Galaxy Note 4 vs. Nexus 6


In this particular shot that meant +0.5EV on the Galaxy Note 4, while the Nexus 6 was left at 0EV. The result is 1/17s and ISO 320 for the Samsung and 1/20s and ISO 294 for the Motorola. Both of those can rely on optical image stabilization, but it's good to see they don't drop the shutter speed too low.

That would blur any moving objects and is good only for static scenes. The results are pretty similar give or take and we can't pick out a clear-cut winner in this department.

Here are the full resolution photos used to make the crops above.

Galaxy Note 4 vs. Nexus 6
Galaxy Note 4 vs. Nexus 6
Galaxy Note 4 vs. Nexus 6
Galaxy Note 4 vs. Nexus 6

Samsung Galaxy Note 4 camera samples

Galaxy Note 4 vs. Nexus 6
Galaxy Note 4 vs. Nexus 6
Galaxy Note 4 vs. Nexus 6
Galaxy Note 4 vs. Nexus 6

Motorola Nexus 6 camera samples

Winner: Samsung Galaxy Note 4. The Nexus 6 still camera has a lower resolution sensor and still manages to keep up to the Note 4 in a lot of respects but in the end of the day, the Note 4 camera did equally good or better in most tests, so it gets a well-deserved pat on the back. Both offer an excellent all-round performing still camera.

HDR mode

Both phablets feature built-in HDR modes, which can be invaluable when shooting against the sun or the bright overcast sky. This sort of scenes is quite taxing on digital cameras.

Galaxy Note 4 vs. Nexus 6

The Samsung Galaxy Note 4 let the sky overexpose, but the areas in the shadows look quite good. The HDR mode works with a very light touch, bringing in some more details into the white clouds though the sky remains overexposed. The shadowy areas look pretty much the same.

The Motorola Nexus 6 paid more attention to the sky and the ground in front of the buildings (which was in the shade) and ended up quite dark. Enabling HDR rendered a nice blue sky and the clouds look great, though the ground was only marginally lit up. Also, noise increased slightly.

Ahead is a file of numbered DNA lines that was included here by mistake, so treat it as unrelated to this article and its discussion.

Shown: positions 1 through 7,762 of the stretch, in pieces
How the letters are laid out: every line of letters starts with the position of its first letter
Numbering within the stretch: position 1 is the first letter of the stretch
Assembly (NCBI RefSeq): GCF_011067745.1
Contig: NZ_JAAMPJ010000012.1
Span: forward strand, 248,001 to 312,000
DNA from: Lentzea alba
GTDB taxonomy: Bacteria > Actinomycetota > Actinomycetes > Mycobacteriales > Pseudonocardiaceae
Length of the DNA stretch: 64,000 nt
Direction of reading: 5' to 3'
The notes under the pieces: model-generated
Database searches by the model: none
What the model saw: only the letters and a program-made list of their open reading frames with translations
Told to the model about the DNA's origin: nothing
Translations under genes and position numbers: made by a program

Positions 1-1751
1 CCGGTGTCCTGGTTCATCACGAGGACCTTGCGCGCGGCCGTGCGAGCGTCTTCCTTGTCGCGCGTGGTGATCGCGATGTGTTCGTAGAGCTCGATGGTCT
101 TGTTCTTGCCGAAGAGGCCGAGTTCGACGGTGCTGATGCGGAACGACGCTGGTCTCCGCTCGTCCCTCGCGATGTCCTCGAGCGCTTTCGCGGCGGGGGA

Galaxy Note 4 vs. Nexus 6
Galaxy Note 4 vs. Nexus 6

Galaxy Note 4: HDR off • HDR on

Galaxy Note 4 vs. Nexus 6
Galaxy Note 4 vs. Nexus 6

Nexus 6: HDR off • HDR on

Winner: Samsung Galaxy Note 4. An impressive-looking sky can improve any picture, but if we had to pick, we'd go for mode that brought back more detail in the ground than in the sky. The Galaxy Note 4 does a good job without HDR, while HDR gives it a helping hand in developing the highlights better.

The Motorola Nexus 6 does the sky justice, but can benefit from a boost in the shadows.

Panorama

Image processing is more important than camera resolution when it comes to panoramas. Here both phablets produce more or less the same resolution. The Galaxy Note 4 shot is around 3,100px tall, while the Nexus 6 is around 2,600px.

There are no visible stitching issues in either panorama. The Samsung panorama is sharper, though a lot of that is due to sharpening post processing. The Motorola Nexus 6 offered better dynamic range, handling the sunlit areas and shadows better than the Galaxy Note 4, which both overexposed bright areas and left the shadows darker.

Shooting a panorama with the Note 4 is simpler, just start swiping left or right. The Nexus 6 process is more involved as you have to aim for virtual targets and you have to hold for about a second on each.